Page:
Thursday, May 26, 2011
Friday, May 20, 2011
A simple element of storytelling is the obstacle. It's what stands between the characters and whatever they want. An army of Nazis stand between Indiana Jones and the Lost Ark. The possibility of getting caught stands between Ferris Bueller and his perfect day off. The armored construct named the Destroyer stands between Thor and saving the world, but so does the inability to wield his mystic war-hammer, Mjolnir, because of his own doubts of his worthiness.
While opinions vary a bit more on this one, I think an obstacle is slightly different from a conflict. It’s just terminology, but exterior problems tend to be called obstacles, while interior ones are almost always labeled as conflicts. In the example I gave above Thor has to defend his friends from the Destroyer (obstacle), and he can’t wield Mjolnir because of his self-doubt (conflict). Make sense?
Now, while in strict literary terms obstacle is correct, I prefer to use the term challenge. I've found that thinking about "obstacles" tends to guide the mind solely onto physical impediments, like parts of an obstacle course. While this isn't technically wrong, it does tend to result in a lot of the same things. This is when you get challenges that have that sort of “level boss” feel to them. Character A defeats obstacle B, then moves on to obstacle C, and finishes up with D.
Anyway, I did it a while back, but I thought it might be useful to scribble out some tips about challenges. And just so we can have cool, current pictures, I’m going to relate a lot of it to Thor. Some of them you might not have considered before, and a few of them... well, one or two it’s kind of sad that I feel it’s necessary to bring them up.
You have to have one.
Yeah, this sounds basic, I know, but it’s surprising how often I see stories where people either sit around doing nothing or just stroll through events with no effort. I ranted on about this sort of thing just a few weeks ago. Anything the characters need just appears. Anyone they need is willing to help with or without any motivation to do so. Any lucky break that has to happen does at the precise opportune moment. I know it sounds silly to most of you, but it’s honestly stunning how often this happens in amateur books and screenplays. Heck, it’s bothersome how often it happens in professional writing.
There needs to be something between your characters and their goals. If there isn't, they would've accomplished these goals already. If I want a Diet Pepsi, I go get one from the fridge-- that's it. Hardly material for a bestseller, no matter how much you dress it up. On the other hand, if I want to drink from the Fountain of Youth, odds are there are some immortal pirates and conquistadors in the way, maybe a few alligators, quicksand, and the random swamp monster. That’s a story.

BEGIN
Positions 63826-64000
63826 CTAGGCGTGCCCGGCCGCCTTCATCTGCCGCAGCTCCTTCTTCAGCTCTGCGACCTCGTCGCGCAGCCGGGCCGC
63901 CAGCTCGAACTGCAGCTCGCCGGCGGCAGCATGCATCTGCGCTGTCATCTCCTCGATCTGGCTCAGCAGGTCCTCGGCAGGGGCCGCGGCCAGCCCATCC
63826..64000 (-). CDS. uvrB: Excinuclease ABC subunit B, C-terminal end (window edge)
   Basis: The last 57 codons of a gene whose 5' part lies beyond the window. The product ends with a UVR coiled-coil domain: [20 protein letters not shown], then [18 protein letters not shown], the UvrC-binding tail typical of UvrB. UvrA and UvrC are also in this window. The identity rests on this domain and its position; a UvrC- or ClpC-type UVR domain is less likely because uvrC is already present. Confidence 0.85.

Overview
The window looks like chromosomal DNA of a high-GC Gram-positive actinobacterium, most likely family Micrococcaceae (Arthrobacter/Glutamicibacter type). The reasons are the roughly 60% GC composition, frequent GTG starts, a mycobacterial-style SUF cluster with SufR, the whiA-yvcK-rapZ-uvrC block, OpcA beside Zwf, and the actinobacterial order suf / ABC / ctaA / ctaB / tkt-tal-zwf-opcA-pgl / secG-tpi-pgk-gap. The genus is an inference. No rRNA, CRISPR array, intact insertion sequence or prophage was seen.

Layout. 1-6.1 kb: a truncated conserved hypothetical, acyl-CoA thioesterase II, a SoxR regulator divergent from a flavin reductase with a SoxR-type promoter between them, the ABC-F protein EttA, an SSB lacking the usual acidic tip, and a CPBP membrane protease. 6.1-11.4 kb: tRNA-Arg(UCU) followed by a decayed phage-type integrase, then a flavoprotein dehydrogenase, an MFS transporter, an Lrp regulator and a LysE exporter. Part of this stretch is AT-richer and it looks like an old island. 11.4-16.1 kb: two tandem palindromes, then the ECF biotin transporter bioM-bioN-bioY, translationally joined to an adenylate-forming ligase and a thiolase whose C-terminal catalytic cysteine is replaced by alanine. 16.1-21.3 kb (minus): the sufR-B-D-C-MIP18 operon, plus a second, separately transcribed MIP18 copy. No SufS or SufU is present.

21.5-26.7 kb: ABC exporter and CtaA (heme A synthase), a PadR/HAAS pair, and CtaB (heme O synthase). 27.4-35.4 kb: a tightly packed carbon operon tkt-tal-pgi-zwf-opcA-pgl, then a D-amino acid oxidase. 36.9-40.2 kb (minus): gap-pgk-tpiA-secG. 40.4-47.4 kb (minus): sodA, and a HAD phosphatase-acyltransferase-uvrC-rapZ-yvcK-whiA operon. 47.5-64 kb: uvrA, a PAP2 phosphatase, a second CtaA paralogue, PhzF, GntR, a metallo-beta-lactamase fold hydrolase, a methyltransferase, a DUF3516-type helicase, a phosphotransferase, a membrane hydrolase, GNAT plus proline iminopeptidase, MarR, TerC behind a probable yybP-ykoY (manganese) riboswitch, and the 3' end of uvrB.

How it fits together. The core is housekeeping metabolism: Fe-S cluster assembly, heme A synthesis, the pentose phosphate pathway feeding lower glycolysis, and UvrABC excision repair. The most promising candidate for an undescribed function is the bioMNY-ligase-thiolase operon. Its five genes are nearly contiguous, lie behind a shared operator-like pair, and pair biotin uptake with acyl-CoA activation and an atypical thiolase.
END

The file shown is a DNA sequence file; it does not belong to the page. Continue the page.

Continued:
Your characters need a reason to confront it.
If your characters are going to take on a challenge, they need a reason to do it. A real reason. Indy isn’t chasing those Nazis halfway across two continents for an empty crate—he’s doing it for an artifact which represents the sum total of his entire life’s work. Thor isn’t squaring off against the Destroyer because he can’t think of any other way to spend the afternoon—the lives of his friends and innocent civilians are at risk.
Make sure this reason is really there. It might be obvious in your head why the characters are going to undertake a challenge, but is it that clear on paper? This is especially true for more internal things like Thor dealing with his pride issues, where the audience needs to understand why not being able to lift Mjolnir is such a big deal.
You need a reason for it to exist.
A combination of the first two points. Nothing’s worse than a challenge that only exists to be a challenge. It has no reason for existing in the world of the story, no past, no future, no motivation. It’s only there to serve as an obstacle for the protagonist to overcome. You might remember in Galaxy Quest when Sigourney Weaver loudly points out that the mashing hallway serves no purpose whatsoever. We can probably all think of a book or movie where, for no reason at all, an obstacle just popped out of nowhere. That kind of stuff just weakens any story.
Challenges have a purpose. They're characters in their own right, or maybe obstacles other characters have set in your protagonist's way. There’s a reason the Destroyer exists (it protects Odin’s vault), and there’s a reason it’s going after Thor (Loki ordered it to kill him). It didn’t just fall out of the sky and start smashing stuff for no reason. Think about why a given challenge is in your story, and if there isn’t a real reason, stop for a couple minutes and re-think it.
I’ll add one other note here. It’s generally better if the audience (reader or viewer) has at least some idea why said challenge exists. They don’t need to know immediately, but you also shouldn’t save it for the last five pages and say “Oh, the ninjas that have been hunting us for the past week? They were sent by my business rival in Hokkaido...”
It has to be daunting.
It’s bad enough the Destroyer was built to be the ultimate killing machine, but Thor has to face it with no powers whatsoever. No strength, no armor, no thunder, nothing. Atticus Finch stakes his career, his personal morals, and possibly his life on his defense of Tom Robinson. Jonathan Harker, Dr. Van Helsing, and their companions are the only who ones who know a supernatural monster has arrived in England—one that could kill tens of thousands if not stopped.
Characters should never want to deal with a challenge, because let's be honest-- we'd all love it if more things were just handed to us. Again, Diet Pepsi vs the Fountain of Youth. A challenge needs to be something that gives the character (and the audience) pause, or else it isn't really a challenge. Even John Carter, gentleman of Virginia, Warlord of Mars, and greatest swordsman of two worlds, would occasionally look at the odds he was facing and say "Oh...crap."
Well, Burroughs was always a bit more eloquent than that, but you get the point.
It can’t be impossible.
There’s nothing worse than being on the wrong side of a sure thing. Nobody reading this wants to get in a fist fight with Dwayne “The Rock” Johnson because we all know it’d be no contest. None of us want to be given the responsibility of stopping a runaway asteroid or even just a runaway bus, because I’m willing to bet for all of us here (myself included) those would be things we just couldn’t deal with.